[7] Slominski, A., et al. (2005) Hair Follicle Pigmentation. J Invest Dermatol., 124:1, 13 – 21. https://www.ncbi.nlm.nih.gov/pmc/articles/PMC1201498/

[8] Zayed, A., et al. (2013) Smokers’ hair: Does smoking cause premature hair graying? Indian Dermatol Online J., 4:2, 90 – 92. https://www.ncbi.nlm.nih.gov/pmc/articles/PMC3673399/

[9] Aggarwal., A. (2015) Premature Graying of Hair: An Independent Risk Marker for Coronary Artery Disease in Smokers - A Retrospective Case Control Study. Ethiop J Health Sci., 25:2, 123 – 128. https://www.ncbi.nlm.nih.gov/pmc/articles/PMC4478263/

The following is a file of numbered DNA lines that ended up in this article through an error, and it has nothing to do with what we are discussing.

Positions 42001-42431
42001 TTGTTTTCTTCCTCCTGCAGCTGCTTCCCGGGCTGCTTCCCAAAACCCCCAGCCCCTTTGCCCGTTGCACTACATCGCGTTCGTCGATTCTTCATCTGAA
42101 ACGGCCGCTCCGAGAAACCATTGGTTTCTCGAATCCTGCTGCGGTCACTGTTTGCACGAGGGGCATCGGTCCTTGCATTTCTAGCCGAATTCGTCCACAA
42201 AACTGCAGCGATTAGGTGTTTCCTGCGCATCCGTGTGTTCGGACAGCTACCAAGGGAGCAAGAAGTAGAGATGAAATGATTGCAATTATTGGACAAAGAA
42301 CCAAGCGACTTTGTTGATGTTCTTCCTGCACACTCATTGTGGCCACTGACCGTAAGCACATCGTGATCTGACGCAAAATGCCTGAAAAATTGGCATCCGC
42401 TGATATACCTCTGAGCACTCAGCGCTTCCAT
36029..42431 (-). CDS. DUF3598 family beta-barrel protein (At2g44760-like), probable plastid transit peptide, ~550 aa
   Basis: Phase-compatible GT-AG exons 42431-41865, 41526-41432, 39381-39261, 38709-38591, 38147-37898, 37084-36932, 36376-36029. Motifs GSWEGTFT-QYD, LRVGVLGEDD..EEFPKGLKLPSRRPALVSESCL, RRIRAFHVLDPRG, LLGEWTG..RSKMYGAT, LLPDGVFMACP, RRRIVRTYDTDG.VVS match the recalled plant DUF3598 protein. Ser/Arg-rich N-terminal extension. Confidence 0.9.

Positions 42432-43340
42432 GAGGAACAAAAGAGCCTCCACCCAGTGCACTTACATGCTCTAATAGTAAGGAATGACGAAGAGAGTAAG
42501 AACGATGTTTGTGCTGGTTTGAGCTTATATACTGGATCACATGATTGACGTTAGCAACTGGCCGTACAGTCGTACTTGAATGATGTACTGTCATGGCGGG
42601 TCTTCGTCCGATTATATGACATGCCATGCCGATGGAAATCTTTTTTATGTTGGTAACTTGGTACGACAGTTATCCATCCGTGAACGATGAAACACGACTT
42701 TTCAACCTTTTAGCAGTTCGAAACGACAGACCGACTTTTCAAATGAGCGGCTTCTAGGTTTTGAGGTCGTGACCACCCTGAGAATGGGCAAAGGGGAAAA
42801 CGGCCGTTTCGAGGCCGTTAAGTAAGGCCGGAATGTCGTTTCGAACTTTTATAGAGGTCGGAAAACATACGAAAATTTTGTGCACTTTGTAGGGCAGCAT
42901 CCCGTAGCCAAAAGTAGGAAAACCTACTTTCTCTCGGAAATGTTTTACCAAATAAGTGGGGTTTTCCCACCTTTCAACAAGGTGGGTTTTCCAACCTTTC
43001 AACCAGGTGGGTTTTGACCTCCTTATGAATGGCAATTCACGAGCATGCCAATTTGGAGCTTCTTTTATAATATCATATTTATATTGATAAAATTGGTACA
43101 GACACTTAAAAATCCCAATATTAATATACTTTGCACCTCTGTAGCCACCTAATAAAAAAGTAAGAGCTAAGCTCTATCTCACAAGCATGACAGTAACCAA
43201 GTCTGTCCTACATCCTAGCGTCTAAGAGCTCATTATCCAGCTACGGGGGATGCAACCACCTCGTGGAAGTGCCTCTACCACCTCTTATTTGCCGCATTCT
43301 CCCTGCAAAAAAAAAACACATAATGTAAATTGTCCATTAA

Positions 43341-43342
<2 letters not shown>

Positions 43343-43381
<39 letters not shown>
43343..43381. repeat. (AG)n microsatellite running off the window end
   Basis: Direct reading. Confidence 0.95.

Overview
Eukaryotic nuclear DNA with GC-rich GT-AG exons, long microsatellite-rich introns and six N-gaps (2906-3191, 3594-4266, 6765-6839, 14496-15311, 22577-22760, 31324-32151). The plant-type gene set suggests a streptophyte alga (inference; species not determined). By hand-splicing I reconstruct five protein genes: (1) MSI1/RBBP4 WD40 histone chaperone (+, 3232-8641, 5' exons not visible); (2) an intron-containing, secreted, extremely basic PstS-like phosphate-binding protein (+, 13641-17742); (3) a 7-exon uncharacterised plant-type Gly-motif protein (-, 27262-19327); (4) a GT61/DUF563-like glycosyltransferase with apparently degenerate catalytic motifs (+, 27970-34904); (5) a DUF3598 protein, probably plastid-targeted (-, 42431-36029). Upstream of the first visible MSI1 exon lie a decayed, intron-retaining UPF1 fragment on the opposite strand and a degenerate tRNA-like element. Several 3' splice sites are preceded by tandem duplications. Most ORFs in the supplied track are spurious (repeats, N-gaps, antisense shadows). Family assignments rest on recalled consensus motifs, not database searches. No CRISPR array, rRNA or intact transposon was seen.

[10] Cederbaum, A. I. (2013) Alcohol metabolism. Clin Liv Dis., 16:4, 667 – 685. https://www.ncbi.nlm.nih.gov/pmc/articles/PMC3484320/

[11] Chakrabarty, S., et al. (2016) Factors Associated with Premature Hair Graying in a Young Indian Population. Int J Trichology., 8:1, 11 – 14. https://www.ncbi.nlm.nih.gov/pmc/articles/PMC4830165/

[12] Yavari, A., et al. (2015) Exercise-Induced Oxidative Stress and Dietary Antioxidants. Asian J Sports Med., 6:1. https://www.ncbi.nlm.nih.gov/pmc/articles/PMC4393546/